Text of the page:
Arne Duncan and What Went Wrong

Arne Duncan and What Went Wrong

There’s a fascinating piece on Arne Duncan, the secretary of education, in Politico, of all places.

What Duncan Does Well

There are some things that Duncan does really well, coming from the article.  It is clear that he is all about his perception of what kids need. He has integrity.  Second, he maintains an open door, talks to nearly everyone and has strong relations with a mix of Democrats and Republicans.  That’s unusual in this day and age. Third, he gets that education reform is a long term proposition and you can’t expect results in a year or two (cough, cough, Governor Cuomo).  His instructions about what states needed to do to get waivers for NCLB mandates is perfect.  He told his team to be “tight on goals, loose on means.” 

But much of what he and President Obama have done in education is likely to be undone by the next administration, Democratic and Republican.  He’s managed to unite broad swaths of people, Republicans and Democrats alike, against his vision. What went wrong?

Duncan’s Mistakes

I think Duncan made two huge mistakes, one conceptual and one procedural.  The conceptual mistake was in conflating accountability and testing.  Duncan, and a whole lot of other people, are correct that schools need to be accountable for the degree to which their students are learning.  But learning is not synonymous with how well you score on a plethora of standardized exams to which your pay is linked.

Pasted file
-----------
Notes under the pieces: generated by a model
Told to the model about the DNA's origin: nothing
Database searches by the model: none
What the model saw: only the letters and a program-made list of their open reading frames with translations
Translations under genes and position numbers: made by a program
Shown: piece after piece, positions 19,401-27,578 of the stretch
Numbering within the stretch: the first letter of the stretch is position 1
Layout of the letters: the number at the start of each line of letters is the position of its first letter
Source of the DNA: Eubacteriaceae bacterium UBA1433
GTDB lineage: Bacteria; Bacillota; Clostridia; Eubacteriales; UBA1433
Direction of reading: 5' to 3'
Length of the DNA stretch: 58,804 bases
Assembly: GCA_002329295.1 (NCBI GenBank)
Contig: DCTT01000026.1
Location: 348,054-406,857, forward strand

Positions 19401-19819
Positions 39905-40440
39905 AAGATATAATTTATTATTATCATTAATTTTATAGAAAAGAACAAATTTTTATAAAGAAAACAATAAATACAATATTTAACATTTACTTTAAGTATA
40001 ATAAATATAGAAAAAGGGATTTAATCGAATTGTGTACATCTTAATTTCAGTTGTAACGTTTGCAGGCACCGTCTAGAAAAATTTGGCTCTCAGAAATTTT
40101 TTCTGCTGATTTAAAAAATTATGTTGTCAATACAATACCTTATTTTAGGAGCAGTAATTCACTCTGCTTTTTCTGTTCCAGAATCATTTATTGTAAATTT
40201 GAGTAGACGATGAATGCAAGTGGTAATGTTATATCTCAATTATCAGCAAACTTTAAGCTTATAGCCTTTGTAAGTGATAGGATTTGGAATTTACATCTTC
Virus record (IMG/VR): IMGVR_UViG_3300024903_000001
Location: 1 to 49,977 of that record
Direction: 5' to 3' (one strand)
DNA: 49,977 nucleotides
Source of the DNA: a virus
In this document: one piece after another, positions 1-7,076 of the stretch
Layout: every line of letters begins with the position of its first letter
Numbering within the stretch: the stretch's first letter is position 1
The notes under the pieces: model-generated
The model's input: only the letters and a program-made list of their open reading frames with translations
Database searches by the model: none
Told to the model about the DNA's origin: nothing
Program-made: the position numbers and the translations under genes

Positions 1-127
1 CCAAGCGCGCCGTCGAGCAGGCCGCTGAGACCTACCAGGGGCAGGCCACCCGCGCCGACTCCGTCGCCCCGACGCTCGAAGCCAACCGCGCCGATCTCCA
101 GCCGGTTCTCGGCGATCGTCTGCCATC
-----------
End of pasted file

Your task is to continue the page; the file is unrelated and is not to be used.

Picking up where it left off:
The procedural mistake that Duncan made was in not building any kind of consensus about how accountability should work. He didn’t go  to teachers’ unions, educational reformers, principals unions, state departments of education  etc and say something like “we all want to make sure all of our children learn and we know that we have a problem with pretending that they are learning so we can all look good, when they actually aren’t.  So how can we devise something that ensures this goal and that all the players can agree to implement?” Instead, he used the carrot of federal money that the states desperately needed to avoid teacher layoffs to push an agenda heavy on standardized testing, merit pay based on testing (a truly horrible idea), more charters, a federal curriculum.  It’s no wonder that there has been a large pushback and many of his actions may be undone in the not-too-distant future.

When it comes to changing complex systems, John Kotter teaches us that you have to have a coalition of influential enough players to overcome inevitable resistance.  Duncan simply never built that coalition, and his transformation efforts will, I predict, prove to be a failure.

Jared Gellert is the Executive Director for CITE – 

CITE is the Center for Integrated Training and Education . For over 25 years, CITE has and continues to train TEACHERS (Early Childhood, Literacy, Special Ed, Grad Courses, DASA); COUNSELORS (School, Mental Health Masters, Advanced Certificate); and ADMINISTRATORS (SBL, SDL, Public Admin, Online PhD) in all five boroughs of NYC, Yonkers, and Long Island.

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